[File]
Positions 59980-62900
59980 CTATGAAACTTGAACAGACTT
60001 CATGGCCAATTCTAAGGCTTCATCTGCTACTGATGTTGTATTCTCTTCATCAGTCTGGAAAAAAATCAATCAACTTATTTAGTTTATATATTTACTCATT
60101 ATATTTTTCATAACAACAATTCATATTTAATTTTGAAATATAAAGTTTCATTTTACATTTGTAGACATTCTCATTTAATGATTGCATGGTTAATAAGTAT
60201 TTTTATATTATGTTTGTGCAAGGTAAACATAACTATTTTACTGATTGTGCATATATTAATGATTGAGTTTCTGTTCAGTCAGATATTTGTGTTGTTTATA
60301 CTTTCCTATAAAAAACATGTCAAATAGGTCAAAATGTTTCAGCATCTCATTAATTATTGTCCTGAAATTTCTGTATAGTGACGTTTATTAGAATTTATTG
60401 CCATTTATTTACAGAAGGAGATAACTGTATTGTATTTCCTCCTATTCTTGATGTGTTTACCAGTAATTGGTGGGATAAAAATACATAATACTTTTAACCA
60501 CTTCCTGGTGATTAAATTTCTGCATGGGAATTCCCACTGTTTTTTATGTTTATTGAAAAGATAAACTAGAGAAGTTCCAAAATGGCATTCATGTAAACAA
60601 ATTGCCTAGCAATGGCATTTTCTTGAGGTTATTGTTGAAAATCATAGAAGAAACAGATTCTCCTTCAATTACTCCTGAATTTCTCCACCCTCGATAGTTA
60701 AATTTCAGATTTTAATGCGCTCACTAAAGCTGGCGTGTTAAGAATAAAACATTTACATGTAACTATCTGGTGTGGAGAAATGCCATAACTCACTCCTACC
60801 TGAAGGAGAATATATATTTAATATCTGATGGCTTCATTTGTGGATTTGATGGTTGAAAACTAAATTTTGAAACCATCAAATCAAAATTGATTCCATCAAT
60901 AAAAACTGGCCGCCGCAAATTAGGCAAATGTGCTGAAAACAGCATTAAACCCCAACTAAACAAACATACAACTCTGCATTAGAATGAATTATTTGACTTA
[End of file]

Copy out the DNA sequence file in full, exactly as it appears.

Positions 59980-62900
59980 CTATGAAACTTGAACAGACTT
60001 CATGGCCAATTCTAAGGCTTCATCTGCTACTGATGTTGTATTCTCTTCATCAGTCTGGAAAAAAATCAATCAACTTATTTAGTTTATATATTTACTCATT
60101 ATATTTTTCATAACAACAATTCATATTTAATTTTGAAATATAAAGTTTCATTTTACATTTGTAGACATTCTCATTTAATGATTGCATGGTTAATAAGTAT
60201 TTTTATATTATGTTTGTGCAAGGTAAACATAACTATTTTACTGATTGTGCATATATTAATGATTGAGTTTCTGTTCAGTCAGATATTTGTGTTGTTTATA
60301 CTTTCCTATAAAAAACATGTCAAATAGGTCAAAATGTTTCAGCATCTCATTAATTATTGTCCTGAAATTTCTGTATAGTGACGTTTATTAGAATTTATTG
60401 CCATTTATTTACAGAAGGAGATAACTGTATTGTATTTCCTCCTATTCTTGATGTGTTTACCAGTAATTGGTGGGATAAAAATACATAATACTTTTAACCA
60501 CTTCCTGGTGATTAAATTTCTGCATGGGAATTCCCACTGTTTTTTATGTTTATTGAAAAGATAAACTAGAGAAGTTCCAAAATGGCATTCATGTAAACAA
60601 ATTGCCTAGCAATGGCATTTTCTTGAGGTTATTGTTGAAAATCATAGAAGAAACAGATTCTCCTTCAATTACTCCTGAATTTCTCCACCCTCGATAGTTA
60701 AATTTCAGATTTTAATGCGCTCACTAAAGCTGGCGTGTTAAGAATAAAACATTTACATGTAACTATCTGGTGTGGAGAAATGCCATAACTCACTCCTACC
60801 TGAAGGAGAATATATATTTAATATCTGATGGCTTCATTTGTGGATTTGATGGTTGAAAACTAAATTTTGAAACCATCAAATCAAAATTGATTCCATCAAT
60901 AAAAACTGGCCGCCGCAAATTAGGCAAATGTGCTGAAAACAGCATTAAACCCCAACTAAACAAACATACAACTCTGCATTAGAATGAATTATTTGACTTA